That's a cop out.

Returning to the divestment topic: the majority of coal reserves are located in the USA, China, India, Russia, Australia and Colombia.

The majority of conventional oil reserves are in the Middle East, and the former Soviet Union countries.

The entities controlling the majority of oil reserves are state owned corporations. Publicly held corporations (Exxon to BHP to Repsol) are reducing their crude and condensate production. Their share of worldwide production is shrinking. They offset these losses by shifting to produce natural gas and NGL.

The divestment effort doesn't solve much. It's a feel good movement, caused by sheer impotence.

By the way, I see another looming problem: we are running out oil and condensate. The current price drop will be short lived. This means selling oil stocks would be foolish. Fund managers won't sell.

My suggestion would be to buy oil service company stocks. Oil service companies work for both the listed stock companies as well as state owned corporations. On the other hand, if you wish to suggest a divestment target then try these oil service companies. It's a foolish move, but it makes more sense.

Elena said...

Our society must give up the fossil resources like oil and coal, otherwise the environment will not forgive us very soon.
Already many habitats, birds and wild animals were destroyed, how many must disappear before we do something? we expect the Ice Age to come sooner? If it will comes too soon our society will switch back to the stone age period in just a few years.
Besides this, NASA warns of massive droughts in the U.S. http://www.alternative-energies.net/n-a-s-a-warns-with-major-droughts-in-the-u-s-if-the-pollution-continues/ massive droughts can produce famine in many areas even before any other environmental changes.

Aaron said...

I do think that we should stop burning anything that comes out of the ground, but am a bit conflicted over whether we have to immediately stop using oil/gas to produce synthetic chemicals and fibers.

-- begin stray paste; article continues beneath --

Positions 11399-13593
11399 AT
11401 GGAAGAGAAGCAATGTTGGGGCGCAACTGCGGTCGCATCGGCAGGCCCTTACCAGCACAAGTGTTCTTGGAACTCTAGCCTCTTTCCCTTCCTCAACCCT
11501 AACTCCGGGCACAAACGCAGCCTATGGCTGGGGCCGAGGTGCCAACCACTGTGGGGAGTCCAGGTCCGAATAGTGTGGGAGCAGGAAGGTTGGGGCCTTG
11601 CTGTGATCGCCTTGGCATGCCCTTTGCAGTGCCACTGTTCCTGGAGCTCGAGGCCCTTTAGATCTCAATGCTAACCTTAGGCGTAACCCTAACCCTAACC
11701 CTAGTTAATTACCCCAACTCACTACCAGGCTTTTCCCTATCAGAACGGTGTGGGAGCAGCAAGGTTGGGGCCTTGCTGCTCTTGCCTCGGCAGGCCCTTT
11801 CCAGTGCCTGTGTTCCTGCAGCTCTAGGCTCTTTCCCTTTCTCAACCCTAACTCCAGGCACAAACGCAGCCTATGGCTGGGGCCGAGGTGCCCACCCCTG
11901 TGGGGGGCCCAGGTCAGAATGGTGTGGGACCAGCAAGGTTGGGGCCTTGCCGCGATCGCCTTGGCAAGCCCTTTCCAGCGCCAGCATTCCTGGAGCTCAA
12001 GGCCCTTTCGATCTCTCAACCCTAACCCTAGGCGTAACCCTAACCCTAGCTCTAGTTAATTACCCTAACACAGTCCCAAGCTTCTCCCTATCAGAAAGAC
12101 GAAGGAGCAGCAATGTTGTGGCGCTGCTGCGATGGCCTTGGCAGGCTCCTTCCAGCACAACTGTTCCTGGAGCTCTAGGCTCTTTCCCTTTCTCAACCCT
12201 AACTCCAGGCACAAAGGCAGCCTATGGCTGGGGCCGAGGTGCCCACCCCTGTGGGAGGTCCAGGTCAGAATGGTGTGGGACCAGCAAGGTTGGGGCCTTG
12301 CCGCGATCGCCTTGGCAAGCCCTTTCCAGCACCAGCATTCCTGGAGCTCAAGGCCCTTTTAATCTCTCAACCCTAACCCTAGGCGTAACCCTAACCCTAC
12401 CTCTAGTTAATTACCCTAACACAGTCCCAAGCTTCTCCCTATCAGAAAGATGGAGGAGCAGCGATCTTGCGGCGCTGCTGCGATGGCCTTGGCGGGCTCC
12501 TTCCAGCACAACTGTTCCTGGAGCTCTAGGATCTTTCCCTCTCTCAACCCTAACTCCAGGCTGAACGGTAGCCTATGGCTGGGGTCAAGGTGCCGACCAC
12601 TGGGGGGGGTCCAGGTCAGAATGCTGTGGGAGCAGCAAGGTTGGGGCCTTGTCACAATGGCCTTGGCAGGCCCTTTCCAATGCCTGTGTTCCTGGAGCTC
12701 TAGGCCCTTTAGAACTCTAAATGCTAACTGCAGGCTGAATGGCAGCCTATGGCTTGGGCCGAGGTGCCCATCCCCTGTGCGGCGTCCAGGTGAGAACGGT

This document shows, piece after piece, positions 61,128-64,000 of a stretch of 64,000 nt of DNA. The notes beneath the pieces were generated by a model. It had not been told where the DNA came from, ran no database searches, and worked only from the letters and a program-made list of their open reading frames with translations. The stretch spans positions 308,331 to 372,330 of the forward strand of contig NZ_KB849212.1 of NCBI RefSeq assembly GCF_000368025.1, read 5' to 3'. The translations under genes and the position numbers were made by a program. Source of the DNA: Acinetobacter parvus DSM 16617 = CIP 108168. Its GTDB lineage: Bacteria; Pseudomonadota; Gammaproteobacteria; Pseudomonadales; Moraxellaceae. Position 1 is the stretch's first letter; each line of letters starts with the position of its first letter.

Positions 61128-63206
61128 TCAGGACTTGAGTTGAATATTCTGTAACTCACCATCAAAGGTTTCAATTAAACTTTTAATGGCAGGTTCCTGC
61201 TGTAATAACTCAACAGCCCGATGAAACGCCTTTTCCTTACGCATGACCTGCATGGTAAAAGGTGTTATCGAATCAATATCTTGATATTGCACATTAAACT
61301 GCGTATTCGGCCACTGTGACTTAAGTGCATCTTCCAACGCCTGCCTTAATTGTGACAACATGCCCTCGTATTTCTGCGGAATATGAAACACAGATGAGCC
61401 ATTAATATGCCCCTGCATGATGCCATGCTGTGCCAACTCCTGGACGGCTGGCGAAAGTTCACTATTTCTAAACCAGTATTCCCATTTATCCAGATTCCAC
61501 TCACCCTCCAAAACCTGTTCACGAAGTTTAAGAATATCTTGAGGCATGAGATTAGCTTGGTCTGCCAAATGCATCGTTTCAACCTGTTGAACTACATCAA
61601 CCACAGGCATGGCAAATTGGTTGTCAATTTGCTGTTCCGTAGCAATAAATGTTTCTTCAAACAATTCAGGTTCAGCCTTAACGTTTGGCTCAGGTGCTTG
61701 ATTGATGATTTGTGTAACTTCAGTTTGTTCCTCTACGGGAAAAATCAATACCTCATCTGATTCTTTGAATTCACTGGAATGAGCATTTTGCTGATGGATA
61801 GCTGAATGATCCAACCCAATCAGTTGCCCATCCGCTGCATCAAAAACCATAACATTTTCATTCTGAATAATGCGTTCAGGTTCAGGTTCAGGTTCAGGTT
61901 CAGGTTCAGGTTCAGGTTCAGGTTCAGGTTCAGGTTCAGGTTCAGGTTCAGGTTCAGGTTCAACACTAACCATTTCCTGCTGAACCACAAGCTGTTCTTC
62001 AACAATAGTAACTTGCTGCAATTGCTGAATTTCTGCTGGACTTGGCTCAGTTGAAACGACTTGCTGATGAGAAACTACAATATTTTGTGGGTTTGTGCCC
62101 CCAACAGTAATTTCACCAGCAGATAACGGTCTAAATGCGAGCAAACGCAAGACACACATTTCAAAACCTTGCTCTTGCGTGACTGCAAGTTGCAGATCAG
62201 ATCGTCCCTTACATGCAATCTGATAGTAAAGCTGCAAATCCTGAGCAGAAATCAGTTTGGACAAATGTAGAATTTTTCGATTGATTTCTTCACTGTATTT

Is using oil/gas to produce synthetic chemicals and fibers different from burning it?


It has been some time since US per capita CO2 emission was last compatible with keeping global atmospheric increase under one part per million per year.

Would Brian enlighten us as to how semi-normal Californians would get by if the state divested back to the ~ 22 ounce per day total carbon fuel ration prevailing in the 1870's?

PhilScadden said...

One thing that I cant really understand is how divestment is supposed to make oil go away? Suppose everyone except the management of oil companies sold all their shares. Company management is able to buy them at 0.00001c share or something. Now to me, that sound like a very good deal. Profit from oil sales is unchanged and with company cash reserves, who needs investor capital among the big six? Divestment would seem to more effective for coal where external investment looks necessary.

EliRabett said...

Divestment decreases available capital for expansion

Jim Eager said...

Sigh, even Eli doesn't get it.

As with obstructing and delaying tar sands syncrude oil pipelines, economics is not the correct lens to view the divestment movement through.

Divestment is not intended to be an economic tool to make oil, or coal, go away. It simply can't do that, as has been pointed out.